In this Is This Mic On? We tackle the question of, “How do I improve team communication?” Read on to hear what SNP had to say about bottom lining, jargon, and authentic communication.
Jargon, I can’t live with it, and I’m hoping my team can live without it. I’ve noticed lately that my team’s emails are full of “hope this finds you well!”, “circling back”, and the dreaded, “per my last email.” What’s worse is that this doesn’t stop at email. When there’s a disagreement in a meeting the conversation, more often than not, ends with a “let’s take this offline.” The jargon is going from passive-aggressive to straight-up aggressive. And it’s keeping us from real conversations, effective teamwork, and generally connecting as coworkers. How do I help my team cut the jargon and be direct with the bottom line while not being aggressive?
First, a tip-of-the-cap to the pun in your name. Because let’s be clear: puns are hopefully clever and often smart. Overused phrases that Google knows how to autofill: that’s jargon.
The thing is, you answered your own question. The way to cut the jargon is to simply know how to simplify. Get to the bottom line. Say the real content, or ask the real question. So let’s take a look at some common jargon phrases and some alternatives…
3 Jargon Alternatives to Improve Team Communication
Jargon: Per my last email…
What it really sounds like: If you had responded to my last email in any kind of timely manner like a true professional, I wouldn’t have to write another email, asking you to refer to the email that’s right below this email and/or I wouldn’t have to answer a question that I clearly already answered in the email below that you clearly have not read.
While jargon can come in many forms, this one is mostly in writing. I mean, how many times have you said “per our last conversation” or “per my last email” out loud? Our guess: not many. So go back to the core of the message. If you received a question that you’ve already answered: just answer it. No need to call out the perceived repetition. Giving the audience the benefit of the doubt, maybe they didn’t understand the original answer. Or maybe they just have 100 emails and missed it. Just answer it and move on. Strip out the emotion from the question (mainly, your emotion) and get to the point.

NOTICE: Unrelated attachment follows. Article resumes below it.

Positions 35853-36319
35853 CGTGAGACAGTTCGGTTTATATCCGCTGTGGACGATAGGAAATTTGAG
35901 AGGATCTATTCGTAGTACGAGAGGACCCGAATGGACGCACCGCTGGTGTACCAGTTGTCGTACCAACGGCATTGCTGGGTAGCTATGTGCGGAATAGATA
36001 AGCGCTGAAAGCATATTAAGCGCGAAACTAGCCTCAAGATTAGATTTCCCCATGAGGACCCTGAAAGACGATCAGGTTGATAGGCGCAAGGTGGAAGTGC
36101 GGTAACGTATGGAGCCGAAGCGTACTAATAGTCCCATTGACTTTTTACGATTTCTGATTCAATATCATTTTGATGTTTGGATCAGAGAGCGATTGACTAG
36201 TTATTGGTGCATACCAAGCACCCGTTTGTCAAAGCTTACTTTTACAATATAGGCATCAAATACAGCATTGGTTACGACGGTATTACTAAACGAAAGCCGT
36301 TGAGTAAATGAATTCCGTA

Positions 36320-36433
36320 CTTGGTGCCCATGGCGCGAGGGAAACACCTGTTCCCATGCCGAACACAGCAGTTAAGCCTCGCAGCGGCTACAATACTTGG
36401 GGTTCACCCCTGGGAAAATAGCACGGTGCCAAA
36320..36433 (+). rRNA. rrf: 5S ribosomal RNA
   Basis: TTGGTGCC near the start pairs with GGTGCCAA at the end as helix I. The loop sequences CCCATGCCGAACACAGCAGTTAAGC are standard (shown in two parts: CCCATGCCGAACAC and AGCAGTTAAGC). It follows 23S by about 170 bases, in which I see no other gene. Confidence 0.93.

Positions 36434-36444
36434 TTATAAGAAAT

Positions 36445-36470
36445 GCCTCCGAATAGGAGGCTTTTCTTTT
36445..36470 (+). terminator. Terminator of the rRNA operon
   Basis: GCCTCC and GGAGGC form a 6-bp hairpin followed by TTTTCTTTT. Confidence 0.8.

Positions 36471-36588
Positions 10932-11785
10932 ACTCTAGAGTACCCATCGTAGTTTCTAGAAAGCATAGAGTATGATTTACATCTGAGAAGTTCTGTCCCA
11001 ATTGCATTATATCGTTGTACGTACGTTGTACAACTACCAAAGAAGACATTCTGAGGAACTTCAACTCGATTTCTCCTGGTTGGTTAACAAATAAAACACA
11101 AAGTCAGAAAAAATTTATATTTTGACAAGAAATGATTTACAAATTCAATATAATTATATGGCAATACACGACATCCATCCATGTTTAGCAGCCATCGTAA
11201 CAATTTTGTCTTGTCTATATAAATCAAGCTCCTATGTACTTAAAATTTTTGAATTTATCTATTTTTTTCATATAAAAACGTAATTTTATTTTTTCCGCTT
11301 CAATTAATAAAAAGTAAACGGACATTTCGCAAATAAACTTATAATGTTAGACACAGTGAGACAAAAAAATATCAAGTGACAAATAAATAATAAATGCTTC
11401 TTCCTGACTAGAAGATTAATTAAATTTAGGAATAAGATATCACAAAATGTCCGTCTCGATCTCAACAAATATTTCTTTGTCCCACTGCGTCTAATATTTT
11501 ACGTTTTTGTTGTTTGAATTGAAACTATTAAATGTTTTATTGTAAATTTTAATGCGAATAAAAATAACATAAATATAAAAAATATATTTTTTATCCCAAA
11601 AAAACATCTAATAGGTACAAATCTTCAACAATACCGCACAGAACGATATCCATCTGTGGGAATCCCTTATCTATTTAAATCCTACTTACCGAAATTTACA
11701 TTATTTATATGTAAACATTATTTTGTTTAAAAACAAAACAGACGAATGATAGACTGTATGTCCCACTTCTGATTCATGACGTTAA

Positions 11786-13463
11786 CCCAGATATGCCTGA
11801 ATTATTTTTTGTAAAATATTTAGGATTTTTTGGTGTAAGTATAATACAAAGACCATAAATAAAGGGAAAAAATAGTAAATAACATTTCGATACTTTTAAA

And if you’re using the “per my last email” as a way to bubble up a message to the top of an inbox? It’s like Einstein’s definition of insanity: sending another email, and another email, with the anticipation of getting a response. Seems like a faulty strategy. Consider picking up the phone, and for the love of glory, don’t start the conversation with “did you get my email?”
Jargon: Let’s take this offline.
What it really sounds like: I’m so annoyed at the last five minutes of conversation and can’t bear for it to continue one more second.
This one gives me chills. Memories of being a kid doing something untoward in public and hearing my mom, through gritted teeth, say “we’ll talk about this at home.” I knew it wasn’t good. And what’s worse – all of my friends knew it wasn’t good.
Alternative: This is meeting facilitation. Playback, park, revisit. When a conversation goes awry or there is a side conversation that isn’t relevant to the group, do a quick playback of the content, acknowledge that it’s going into a parking lot (realize we’re dangerously close to jargon right there), and then at the end of the meeting review all parking lot topics and create an action plan. Now: un-grit your teeth.
Jargon: Hope this email finds you well.
What it really sounds like: _______________________.
Let’s be honest. You let Google autofill this one, didn’t you? Don’t believe me. Go open gMail, and start to type “Hope this” and see what happens. It’s a little sad but indeed, what was once perhaps a very sincere greeting has turned into autofill jargon that says nothing. It just fills some space before you get into the main point. If you want to do a similar test from the above, would you ever really say that out loud? “Hi Penelope, I hope this conversation finds you well.” No. Odd. Moving on.
You have six words here. Make them count. Think about your audience: the person opening this email. What personal piece of content can you add to the top of your message. Maybe it refers to a casual conversation from your last meeting (and no, not per your last meeting). Maybe it’s referencing a game/show/concert you know they were looking forward to. It doesn’t matter what it is, it just matters that you use those six-plus words with intention, with a focus on your audience. Forgo the autofill.
Improve Team Communication by Changing the Culture
Jargon wants us to use generic terminology to fit in. We want to use the language that we hear from others to adapt to a culture. What’s even more powerful: considering what the jargon is actually communicating. So ask your team the question: what do you mean here? Help them find the words that will resonate with their audience. That’s a true culture of communication.